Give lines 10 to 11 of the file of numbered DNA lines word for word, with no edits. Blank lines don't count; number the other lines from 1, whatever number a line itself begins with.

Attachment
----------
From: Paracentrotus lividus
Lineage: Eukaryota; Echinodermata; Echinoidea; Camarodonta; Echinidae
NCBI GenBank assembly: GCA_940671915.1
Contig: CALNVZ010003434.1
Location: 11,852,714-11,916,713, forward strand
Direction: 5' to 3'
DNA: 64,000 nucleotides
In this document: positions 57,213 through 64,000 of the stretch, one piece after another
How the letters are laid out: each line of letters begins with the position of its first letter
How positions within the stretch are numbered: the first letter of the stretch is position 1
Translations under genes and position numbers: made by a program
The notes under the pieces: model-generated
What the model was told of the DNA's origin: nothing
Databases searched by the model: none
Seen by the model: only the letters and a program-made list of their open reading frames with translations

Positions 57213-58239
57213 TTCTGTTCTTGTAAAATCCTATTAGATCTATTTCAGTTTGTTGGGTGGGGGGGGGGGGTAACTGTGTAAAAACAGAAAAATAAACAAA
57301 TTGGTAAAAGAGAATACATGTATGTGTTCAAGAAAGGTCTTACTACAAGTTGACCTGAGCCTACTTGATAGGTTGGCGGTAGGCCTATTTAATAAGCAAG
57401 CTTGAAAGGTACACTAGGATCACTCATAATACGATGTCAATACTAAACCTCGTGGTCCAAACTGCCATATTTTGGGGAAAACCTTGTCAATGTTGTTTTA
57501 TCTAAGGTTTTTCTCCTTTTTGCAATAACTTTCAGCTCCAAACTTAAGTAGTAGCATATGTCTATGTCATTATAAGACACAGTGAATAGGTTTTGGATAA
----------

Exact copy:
How positions within the stretch are numbered: the first letter of the stretch is position 1
Translations under genes and position numbers: made by a program